By: Pramod Thomas
BBC presenter Nihal Arthanayake likened Mr and Mrs Solanki’s generation to a mountain range. “We all stand on top of them and their achievements,” he said, adding, “These people were powers in our community.
“They came here before there was a race relations act. “We talk about discrimination, systemic racism, institutional racism – they had no protections from any of those things when they first came here, and yet not only did they survive, they also prospered.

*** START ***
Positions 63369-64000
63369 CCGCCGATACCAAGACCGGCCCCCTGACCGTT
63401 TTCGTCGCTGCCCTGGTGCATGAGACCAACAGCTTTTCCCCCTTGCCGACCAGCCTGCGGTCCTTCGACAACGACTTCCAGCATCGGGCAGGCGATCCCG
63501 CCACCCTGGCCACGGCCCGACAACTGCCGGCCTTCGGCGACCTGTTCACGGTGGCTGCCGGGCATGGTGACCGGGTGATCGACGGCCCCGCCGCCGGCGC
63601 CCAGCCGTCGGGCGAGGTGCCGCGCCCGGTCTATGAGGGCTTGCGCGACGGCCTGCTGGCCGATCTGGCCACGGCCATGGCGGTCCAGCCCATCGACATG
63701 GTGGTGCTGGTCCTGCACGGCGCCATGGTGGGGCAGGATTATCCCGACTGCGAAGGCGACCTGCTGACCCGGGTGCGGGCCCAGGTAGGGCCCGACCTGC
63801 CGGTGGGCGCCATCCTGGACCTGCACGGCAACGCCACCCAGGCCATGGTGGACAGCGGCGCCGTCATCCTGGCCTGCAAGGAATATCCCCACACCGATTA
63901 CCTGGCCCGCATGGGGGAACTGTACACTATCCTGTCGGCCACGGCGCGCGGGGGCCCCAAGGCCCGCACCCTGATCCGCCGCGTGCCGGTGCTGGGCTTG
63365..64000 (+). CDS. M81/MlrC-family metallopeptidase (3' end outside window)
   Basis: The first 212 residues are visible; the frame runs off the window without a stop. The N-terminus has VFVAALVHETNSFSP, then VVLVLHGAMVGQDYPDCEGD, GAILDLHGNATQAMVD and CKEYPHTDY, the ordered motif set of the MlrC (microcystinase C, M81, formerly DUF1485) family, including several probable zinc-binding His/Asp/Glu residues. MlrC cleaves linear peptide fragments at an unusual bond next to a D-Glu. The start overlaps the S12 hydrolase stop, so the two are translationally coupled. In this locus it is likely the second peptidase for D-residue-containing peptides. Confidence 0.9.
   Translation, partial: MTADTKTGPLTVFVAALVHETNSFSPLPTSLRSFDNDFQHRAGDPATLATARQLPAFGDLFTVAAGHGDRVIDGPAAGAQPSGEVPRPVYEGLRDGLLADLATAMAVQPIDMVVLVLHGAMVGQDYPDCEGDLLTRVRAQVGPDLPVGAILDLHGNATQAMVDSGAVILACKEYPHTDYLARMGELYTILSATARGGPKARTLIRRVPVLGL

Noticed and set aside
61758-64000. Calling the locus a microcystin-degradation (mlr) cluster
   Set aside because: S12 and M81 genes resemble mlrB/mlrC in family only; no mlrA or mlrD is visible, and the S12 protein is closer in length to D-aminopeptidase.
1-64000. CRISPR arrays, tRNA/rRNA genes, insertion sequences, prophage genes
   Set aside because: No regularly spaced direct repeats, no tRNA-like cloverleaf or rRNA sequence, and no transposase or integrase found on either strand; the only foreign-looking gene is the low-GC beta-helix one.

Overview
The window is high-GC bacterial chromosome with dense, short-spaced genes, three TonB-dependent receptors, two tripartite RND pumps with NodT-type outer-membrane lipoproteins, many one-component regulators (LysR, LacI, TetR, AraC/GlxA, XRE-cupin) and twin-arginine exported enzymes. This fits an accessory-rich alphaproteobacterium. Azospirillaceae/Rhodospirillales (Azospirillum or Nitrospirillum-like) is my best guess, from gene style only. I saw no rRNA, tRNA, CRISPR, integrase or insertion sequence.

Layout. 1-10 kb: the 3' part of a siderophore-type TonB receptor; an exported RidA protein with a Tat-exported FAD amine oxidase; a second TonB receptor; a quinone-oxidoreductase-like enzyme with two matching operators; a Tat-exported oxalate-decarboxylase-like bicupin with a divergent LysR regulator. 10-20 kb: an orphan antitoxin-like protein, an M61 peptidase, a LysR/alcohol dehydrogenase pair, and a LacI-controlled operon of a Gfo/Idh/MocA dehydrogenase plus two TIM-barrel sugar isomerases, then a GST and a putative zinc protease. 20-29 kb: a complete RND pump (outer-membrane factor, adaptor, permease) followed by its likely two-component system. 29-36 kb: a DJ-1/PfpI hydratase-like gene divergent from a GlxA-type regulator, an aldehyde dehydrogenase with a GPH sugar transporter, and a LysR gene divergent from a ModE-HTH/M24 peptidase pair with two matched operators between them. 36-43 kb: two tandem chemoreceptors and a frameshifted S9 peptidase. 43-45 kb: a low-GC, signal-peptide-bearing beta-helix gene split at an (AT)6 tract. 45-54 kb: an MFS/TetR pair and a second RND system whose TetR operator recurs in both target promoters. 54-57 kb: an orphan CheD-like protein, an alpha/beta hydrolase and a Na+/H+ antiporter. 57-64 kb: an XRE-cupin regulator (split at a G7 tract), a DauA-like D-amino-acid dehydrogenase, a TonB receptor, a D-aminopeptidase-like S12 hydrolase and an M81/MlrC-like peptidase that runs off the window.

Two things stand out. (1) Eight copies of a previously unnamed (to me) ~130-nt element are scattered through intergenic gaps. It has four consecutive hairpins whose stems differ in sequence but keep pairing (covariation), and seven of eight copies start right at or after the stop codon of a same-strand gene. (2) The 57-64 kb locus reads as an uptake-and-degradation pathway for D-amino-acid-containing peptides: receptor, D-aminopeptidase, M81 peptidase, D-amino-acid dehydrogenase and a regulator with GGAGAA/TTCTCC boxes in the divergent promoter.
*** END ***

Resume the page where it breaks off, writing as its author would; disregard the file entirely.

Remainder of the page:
“My memories of Mr Solanki and Parvatiben are as people who had this ability to make you feel at ease around them.
“They were so peaceful. They were surrounded by loving families who were simply adored them and they lived by example. I sometimes wonder if Mrs Solanki looked around at the big events their sons put on so successfully – with dignitaries, billionaires, prime ministers turning up – and I don’t know, I just wondered maybe she sometimes chuckled to herself at them because of the pomp.
“They were such humble people so I just wondered that, because they were just such interesting people to be around. “I don’t think I ever said more than two or three words to Mrs Solanki other than putting my hands together in in a sign of respect and asking how she was. “But there was something quite regal about her, I have to say.”